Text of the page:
Tuesday, September 29, 2009

Limiting Secret Settlements - the Florida Experience

Parties often agree to keep settlements confidential -- defendants will often pay extra for the secrecy and plaintiffs are willing to promise quiet in exchange for the settlement. But it's a public concern if the confidentiality keeps the public from learning of unsafe products or conduct that could affect them as well as the particular plaintiff who settled.

Florida attempted to limit the number of such settlements with the Sunshine in Litigation Act, that required openness if the information related to a public hazard. But in the decade or more since the act, the courts and parties in Florida have still allowed secret settlements.

Prof. Roma Perez reviews Florida's experience and suggests improvements in Two Steps Forward, Two Steps Back: Lessons to Be Learned from How Florida's Initiative to Curtail Confidentiality in Litigation Have Missed Their Mark, 10 Fla. Coastal L. Rev. 163 (2009).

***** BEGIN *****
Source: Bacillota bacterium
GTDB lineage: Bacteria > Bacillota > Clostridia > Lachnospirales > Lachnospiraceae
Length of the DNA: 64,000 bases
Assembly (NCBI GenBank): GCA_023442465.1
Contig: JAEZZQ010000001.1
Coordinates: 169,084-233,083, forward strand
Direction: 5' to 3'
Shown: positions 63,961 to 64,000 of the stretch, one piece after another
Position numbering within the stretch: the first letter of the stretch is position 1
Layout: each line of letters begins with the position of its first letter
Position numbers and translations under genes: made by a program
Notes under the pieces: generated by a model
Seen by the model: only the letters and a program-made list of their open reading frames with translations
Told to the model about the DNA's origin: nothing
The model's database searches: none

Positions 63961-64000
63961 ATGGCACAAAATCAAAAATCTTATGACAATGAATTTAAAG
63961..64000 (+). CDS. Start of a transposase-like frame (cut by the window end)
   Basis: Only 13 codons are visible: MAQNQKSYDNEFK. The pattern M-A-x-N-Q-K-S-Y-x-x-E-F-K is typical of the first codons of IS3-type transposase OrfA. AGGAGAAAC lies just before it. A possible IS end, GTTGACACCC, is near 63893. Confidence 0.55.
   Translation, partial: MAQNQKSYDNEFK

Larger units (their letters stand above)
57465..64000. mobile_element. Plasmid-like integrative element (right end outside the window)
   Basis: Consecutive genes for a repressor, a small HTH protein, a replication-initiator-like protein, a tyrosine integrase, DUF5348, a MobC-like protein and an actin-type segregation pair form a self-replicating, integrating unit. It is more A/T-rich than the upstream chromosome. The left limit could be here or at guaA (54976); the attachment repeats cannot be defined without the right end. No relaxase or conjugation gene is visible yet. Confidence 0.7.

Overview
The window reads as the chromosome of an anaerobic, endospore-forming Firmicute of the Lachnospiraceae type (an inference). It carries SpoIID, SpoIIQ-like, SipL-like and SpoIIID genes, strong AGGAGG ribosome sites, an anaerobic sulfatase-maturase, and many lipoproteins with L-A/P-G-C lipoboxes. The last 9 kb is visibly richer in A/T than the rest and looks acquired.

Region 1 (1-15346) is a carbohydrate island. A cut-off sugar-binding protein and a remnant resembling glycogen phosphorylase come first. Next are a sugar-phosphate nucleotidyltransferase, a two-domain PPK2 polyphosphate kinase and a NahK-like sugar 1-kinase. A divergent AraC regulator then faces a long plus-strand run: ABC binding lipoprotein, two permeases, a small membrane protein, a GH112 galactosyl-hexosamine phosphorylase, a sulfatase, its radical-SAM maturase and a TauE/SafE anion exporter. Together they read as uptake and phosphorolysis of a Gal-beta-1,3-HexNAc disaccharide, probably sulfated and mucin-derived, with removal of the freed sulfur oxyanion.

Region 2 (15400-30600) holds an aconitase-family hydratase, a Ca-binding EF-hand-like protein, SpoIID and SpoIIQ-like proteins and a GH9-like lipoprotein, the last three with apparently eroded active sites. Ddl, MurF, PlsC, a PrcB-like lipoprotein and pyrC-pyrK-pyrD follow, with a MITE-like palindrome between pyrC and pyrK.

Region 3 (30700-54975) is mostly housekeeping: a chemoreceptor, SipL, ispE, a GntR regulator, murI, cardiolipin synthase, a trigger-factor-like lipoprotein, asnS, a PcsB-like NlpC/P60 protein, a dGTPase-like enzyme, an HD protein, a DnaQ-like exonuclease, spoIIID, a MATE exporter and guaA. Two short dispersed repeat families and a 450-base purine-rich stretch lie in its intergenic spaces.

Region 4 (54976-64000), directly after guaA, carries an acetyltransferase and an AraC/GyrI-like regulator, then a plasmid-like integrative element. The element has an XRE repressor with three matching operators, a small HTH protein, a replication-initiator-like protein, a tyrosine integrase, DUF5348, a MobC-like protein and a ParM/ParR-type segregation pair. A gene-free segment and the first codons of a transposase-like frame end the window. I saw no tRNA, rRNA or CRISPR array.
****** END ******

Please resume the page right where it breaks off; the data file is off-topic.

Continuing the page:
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1 comment:

BloggerPal said...

Public interest should be considered in every agreement. However, if the settlement merely affect the parties concerned then confidentiality may be effected in its maximum.